A Tale of Two Waynes
In ten years time, English football fans will look back in the annals of history and cast villainous or glorious eyes upon someone named Wayne. This pending assignment of fates will depend on the outcome of this summer’s World Cup. Wayne Bridge, as unfortunate as it is, has been in the media for all the wrong reasons in recent weeks. Embroiled in a PR nightmare-affair-driven scandal, Bridge, whilst attempting to emerge unscathed has removed his name for England contention some 100 or so days before a ball is kicked in anger.
The second-choice left back for England and first choice left back for perennial underachievers Manchester City cites his position in the squad is now “untenable and potentially divisive“. Come on folks, can you imagine a locker room with those two in it? All the while Wayne Rooney sits quiet in the corner, focused, meditating, contemplating how to break down the staunch German defense in a World Cup quarter-final. Speaking of Rooney,…
Wayne Rooney on the other hand is in the form of his life, has placed not a kick wrong all season, but carries the ridiculously heavy burden of every single hope, dream and aspiration of an entire country (and even some Americans). It’s almost March and Rooney actually looks to be getting stronger having given up scoring with his feet in preference of his head all the while carrying Manchester United on his broad shoulders.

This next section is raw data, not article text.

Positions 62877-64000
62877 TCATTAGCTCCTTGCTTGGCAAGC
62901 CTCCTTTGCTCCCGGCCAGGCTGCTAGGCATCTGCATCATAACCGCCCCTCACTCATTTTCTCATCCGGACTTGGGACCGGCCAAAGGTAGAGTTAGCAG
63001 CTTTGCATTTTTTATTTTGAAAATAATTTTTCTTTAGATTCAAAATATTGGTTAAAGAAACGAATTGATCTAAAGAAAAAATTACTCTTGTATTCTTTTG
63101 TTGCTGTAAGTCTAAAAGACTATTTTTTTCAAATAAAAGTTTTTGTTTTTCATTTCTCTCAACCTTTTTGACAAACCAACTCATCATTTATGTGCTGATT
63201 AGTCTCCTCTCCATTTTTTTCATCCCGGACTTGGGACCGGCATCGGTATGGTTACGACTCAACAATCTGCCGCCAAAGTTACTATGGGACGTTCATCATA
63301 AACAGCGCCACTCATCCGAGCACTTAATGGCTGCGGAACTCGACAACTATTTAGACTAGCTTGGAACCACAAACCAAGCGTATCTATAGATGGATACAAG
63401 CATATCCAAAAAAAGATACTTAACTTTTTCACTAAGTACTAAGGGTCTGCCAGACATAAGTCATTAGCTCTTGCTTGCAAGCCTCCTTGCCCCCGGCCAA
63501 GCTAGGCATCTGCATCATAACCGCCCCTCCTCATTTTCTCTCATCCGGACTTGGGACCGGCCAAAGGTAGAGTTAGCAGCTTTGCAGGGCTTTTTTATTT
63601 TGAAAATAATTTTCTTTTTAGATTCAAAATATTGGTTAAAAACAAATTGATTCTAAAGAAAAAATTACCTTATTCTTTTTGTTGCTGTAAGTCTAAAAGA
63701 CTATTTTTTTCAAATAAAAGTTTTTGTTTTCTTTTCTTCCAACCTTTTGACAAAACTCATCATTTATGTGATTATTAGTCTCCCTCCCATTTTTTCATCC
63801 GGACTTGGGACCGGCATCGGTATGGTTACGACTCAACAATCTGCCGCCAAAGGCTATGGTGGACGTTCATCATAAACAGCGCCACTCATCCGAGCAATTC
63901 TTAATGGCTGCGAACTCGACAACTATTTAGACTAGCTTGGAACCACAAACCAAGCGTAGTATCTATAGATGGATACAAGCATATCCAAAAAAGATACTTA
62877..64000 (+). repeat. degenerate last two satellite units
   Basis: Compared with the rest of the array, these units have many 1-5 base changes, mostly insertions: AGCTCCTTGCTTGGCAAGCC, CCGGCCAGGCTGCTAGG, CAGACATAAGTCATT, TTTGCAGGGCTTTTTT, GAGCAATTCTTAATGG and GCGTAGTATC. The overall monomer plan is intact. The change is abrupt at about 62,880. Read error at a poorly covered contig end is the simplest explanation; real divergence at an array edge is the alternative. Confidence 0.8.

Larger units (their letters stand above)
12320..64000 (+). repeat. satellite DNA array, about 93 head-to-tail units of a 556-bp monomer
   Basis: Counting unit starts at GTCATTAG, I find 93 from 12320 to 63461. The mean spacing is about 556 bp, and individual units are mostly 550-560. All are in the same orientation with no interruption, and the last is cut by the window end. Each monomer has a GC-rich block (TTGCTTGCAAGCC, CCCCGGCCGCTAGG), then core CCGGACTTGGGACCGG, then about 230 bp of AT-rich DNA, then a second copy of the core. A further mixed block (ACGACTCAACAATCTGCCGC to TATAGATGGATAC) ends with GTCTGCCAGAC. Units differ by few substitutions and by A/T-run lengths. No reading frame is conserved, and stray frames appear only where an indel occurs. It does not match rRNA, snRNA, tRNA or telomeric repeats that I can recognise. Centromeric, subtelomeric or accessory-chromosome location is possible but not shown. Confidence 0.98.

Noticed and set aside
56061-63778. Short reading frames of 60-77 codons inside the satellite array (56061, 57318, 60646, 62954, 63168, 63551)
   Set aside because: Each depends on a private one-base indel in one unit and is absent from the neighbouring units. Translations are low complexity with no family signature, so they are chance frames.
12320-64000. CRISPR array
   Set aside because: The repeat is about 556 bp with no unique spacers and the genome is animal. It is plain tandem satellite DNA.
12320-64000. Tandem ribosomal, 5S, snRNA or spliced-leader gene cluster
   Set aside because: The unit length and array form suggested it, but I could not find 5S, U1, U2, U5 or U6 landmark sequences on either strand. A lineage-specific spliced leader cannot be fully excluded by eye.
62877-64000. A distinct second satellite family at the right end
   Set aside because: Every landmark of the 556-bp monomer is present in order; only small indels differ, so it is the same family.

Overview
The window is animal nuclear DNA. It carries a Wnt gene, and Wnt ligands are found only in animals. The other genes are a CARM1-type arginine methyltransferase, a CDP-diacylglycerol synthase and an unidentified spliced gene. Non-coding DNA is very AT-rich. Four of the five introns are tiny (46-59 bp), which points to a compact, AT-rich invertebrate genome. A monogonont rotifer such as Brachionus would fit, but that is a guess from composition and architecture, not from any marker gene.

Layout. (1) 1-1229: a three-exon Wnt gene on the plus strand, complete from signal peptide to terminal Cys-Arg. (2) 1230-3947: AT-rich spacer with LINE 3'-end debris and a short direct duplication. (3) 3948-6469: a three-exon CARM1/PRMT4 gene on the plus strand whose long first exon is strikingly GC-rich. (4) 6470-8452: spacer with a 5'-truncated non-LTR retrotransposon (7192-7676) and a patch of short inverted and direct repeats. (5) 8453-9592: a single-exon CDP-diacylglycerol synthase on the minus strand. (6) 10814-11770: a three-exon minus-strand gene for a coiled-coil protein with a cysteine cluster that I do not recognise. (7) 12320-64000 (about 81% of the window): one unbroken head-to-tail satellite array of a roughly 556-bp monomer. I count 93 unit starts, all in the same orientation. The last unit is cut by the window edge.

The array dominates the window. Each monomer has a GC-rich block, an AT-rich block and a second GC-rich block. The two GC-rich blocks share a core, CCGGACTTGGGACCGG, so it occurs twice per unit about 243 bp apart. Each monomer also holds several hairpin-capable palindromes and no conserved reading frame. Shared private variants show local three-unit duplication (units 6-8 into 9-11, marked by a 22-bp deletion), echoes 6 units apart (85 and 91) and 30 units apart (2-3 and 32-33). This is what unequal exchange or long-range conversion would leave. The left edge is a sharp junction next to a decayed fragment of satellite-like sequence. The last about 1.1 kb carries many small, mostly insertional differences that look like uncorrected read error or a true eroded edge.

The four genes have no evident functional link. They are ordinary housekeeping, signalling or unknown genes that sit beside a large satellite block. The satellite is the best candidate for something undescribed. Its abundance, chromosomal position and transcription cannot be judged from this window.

For anxious England and Manchester United fans, the time will soon come where every step, every kick and every tackle their beloved hero participates in will be greeted with nervous anticipation. He’s got to have a rest soon or could risk burnout. Think about it, can one man continue this kind of form March 1 through the middle of July?
One could argue that Mr. Bridge’s decision to commit international football suicide was in all honesty soon enough therefore far away enough to not cause a major distraction to the England dressing room come June. One may also argue that a certain Mr. Leighton Baines or Mr. Stephen Warnock could easily fill the left back shoes left vacant by Bridge. England fans may also have Ashley Cole back in time to claim his starting spot making this debate seemingly irrelevant.
And what’s to become of the likely lad Mr. John Terry? Certainly not in the form of his life for club, Terry trudges forward on an uneven landscape, a balancing act of sorts, as he stumbles his way in central defense stripped of the England captaincy he once held so dear. Surely the decision to pick between Bridge or Terry will never coalesce for Fabio Capello, or will it? Capello’s always said he’ll pick on form and not reputation, a deciding factor that’s plagued England managers in the past. And what of the fringe England central defenders? Upson, Lescott, Cahill, Jagielka? Could one of them replace Terry to make way for Bridge? Uncertainties that will reveal themselves in time.
One thing’s for certain, the pre-match handshake of Chelsea and Manchester City on the weekend will without a doubt be the most anticipated moment in English football this season.